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Yemeni linked to al Qaeda in Pak pleads guilty to terror charges

A 40-year-old Yemeni man, with ties to senior al Qaeda leadership in Pakistan, has pleaded guilty before a federal US court to four terrorism charges, including conspiring to murder American nationals abroad.

Washington: A 40-year-old Yemeni man, with ties to senior al Qaeda leadership in Pakistan, has pleaded guilty before a federal US court to four terrorism charges, including conspiring to murder American nationals abroad.

Saddiq al-Abbadi, who was arrested with an alleged co-conspirator in Saudi Arabia, faces a maximum life sentence in a US prison at his sentencing.

"The defendant was a high-level al Qaeda operative with ties to the terrorist group's senior leadership in both Pakistan and Yemen," said Acting US Attorney Kelly Currie.

"He fought in battles against US troops in Iraq and Afghanistan, tried to kill US troops in Afghanistan by luring them to a compound rigged with explosives, and helped an American citizen gain entry to al Qaeda," he said yesterday.

According to court papers, Abbadi traveled from his home country Yemen to Iraq where, from approximately late 2005 through early 2007, he fought alongside al Qaeda affiliated battalions against US troops stationed in Iraq.

In early 2008, Abbadi traveled to Pakistan's Federally Administered Tribal Areas (FATA) to fight for al Qaeda in Pakistan and Afghanistan, prosecutors said.

While in FATA, Abbadi -? who had longstanding ties to senior members of al Qaeda's Yemen-based affiliate known as al Qaeda in the Arabian Peninsula (AQAP) -? engaged directly with the senior al Qaeda leadership in Pakistan, including Sheikh Saeed al-Masri, the then-third ranking member, it said.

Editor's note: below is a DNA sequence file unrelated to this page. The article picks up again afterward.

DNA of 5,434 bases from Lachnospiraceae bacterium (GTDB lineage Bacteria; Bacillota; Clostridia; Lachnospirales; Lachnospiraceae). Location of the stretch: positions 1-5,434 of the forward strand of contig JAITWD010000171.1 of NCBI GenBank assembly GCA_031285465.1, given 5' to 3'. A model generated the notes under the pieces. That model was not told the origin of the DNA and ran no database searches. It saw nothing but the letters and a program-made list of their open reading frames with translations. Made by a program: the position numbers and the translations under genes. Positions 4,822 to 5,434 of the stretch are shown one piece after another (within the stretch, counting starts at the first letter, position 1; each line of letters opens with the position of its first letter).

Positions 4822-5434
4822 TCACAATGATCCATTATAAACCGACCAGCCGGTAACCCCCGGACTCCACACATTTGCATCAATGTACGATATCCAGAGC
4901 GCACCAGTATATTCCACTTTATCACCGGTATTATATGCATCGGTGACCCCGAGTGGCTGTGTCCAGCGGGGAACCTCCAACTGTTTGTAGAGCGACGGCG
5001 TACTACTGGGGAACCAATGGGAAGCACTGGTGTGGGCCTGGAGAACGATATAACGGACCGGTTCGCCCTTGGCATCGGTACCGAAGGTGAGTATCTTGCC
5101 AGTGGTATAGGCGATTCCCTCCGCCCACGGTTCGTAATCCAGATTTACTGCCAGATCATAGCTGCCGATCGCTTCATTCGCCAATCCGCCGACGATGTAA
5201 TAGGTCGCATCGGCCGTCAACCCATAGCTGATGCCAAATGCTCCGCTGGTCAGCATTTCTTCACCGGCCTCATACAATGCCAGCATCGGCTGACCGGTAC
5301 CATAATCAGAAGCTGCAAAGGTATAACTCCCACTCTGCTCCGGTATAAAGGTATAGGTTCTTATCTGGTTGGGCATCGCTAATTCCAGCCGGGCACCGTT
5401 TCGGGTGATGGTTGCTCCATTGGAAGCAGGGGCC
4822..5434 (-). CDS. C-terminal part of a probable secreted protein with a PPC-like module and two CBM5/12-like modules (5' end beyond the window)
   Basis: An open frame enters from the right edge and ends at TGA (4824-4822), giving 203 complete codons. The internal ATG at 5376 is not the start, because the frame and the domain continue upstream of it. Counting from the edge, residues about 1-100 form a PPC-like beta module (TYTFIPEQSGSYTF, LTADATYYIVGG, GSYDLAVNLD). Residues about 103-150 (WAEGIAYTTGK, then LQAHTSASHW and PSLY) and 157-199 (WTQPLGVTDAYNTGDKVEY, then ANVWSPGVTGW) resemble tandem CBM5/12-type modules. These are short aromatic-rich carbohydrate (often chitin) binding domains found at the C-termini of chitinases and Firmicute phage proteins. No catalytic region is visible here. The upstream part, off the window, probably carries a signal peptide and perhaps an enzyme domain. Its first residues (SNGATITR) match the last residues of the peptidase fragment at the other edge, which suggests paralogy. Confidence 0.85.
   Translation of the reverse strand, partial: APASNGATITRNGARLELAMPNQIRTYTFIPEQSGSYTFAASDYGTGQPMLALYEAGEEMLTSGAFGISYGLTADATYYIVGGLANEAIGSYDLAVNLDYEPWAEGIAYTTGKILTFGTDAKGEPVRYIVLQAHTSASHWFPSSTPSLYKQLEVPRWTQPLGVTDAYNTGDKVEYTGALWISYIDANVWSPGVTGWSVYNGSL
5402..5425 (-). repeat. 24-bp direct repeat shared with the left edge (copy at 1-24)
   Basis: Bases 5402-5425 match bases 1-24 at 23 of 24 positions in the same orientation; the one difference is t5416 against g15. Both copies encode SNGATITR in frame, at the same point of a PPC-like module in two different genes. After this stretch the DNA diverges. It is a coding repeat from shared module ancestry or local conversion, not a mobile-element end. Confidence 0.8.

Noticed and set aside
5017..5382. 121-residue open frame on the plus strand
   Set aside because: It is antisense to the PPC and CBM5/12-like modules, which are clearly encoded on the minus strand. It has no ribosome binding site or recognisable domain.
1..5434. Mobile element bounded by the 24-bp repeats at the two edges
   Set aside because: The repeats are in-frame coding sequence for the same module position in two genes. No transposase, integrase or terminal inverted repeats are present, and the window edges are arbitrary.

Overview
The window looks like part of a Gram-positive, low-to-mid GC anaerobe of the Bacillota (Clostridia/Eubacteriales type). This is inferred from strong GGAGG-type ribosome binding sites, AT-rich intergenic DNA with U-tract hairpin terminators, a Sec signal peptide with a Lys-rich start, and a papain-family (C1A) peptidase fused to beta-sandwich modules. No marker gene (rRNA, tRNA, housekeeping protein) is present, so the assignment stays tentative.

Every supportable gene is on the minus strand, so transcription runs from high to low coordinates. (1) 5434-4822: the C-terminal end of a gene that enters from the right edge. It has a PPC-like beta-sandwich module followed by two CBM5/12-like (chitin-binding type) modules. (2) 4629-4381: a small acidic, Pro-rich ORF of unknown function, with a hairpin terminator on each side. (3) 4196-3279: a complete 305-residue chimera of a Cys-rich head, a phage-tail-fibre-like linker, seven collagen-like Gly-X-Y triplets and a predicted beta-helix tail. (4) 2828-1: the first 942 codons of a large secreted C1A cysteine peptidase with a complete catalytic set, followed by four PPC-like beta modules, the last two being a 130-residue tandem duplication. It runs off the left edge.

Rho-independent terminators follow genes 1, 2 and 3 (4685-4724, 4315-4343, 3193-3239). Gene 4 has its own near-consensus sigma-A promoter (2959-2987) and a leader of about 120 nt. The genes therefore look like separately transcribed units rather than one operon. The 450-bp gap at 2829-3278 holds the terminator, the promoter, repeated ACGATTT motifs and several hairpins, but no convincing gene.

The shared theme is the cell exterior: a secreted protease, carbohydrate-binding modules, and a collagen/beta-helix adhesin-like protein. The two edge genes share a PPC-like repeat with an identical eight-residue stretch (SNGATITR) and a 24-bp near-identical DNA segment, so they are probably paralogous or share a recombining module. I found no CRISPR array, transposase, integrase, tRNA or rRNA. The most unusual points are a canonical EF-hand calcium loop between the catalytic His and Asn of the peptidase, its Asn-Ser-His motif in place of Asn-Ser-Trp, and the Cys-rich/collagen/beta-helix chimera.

During late spring and summer of 2008, Abbadi crossed from Pakistan into Afghanistan for the purpose of fighting and killing members of the US military stationed in Afghanistan.

In June 2008, he planned an operation designed to lure US forces to a compound in Ghazni, Afghanistan, that was rigged with explosives set to detonate upon their entry.

When US forces arrived at the compound, they found rocket- propelled grenades and artillery rounds littered around.

One soldier observed wires running from the exterior gate to the inside of the compound and recognised the trap. The military evacuated and subsequently leveled the compound.

"With today's guilty plea, Al-Abbadi admitted to directly supporting the mission of a designated terrorist organization through planning an operation designed to kill US forces and for engaging in recruitment efforts on behalf of al Qaeda," said Assistant Director in Charge Andrew G McCabe of the FBI's Washington, DC , Field Office.
In addition to fighting against the US military, Abbadi used his connections with al Qaeda's leadership to help US citizen Bryant Neal Vinas gain entry into al Qaeda.
Vinas had traveled to Pakistan from Long Island, New York, hoping to joine al Qaeda and fight against the US forces in Afghanistan.
As a result of Abbadi's assistance, Vinas was allowed to join al Qaeda.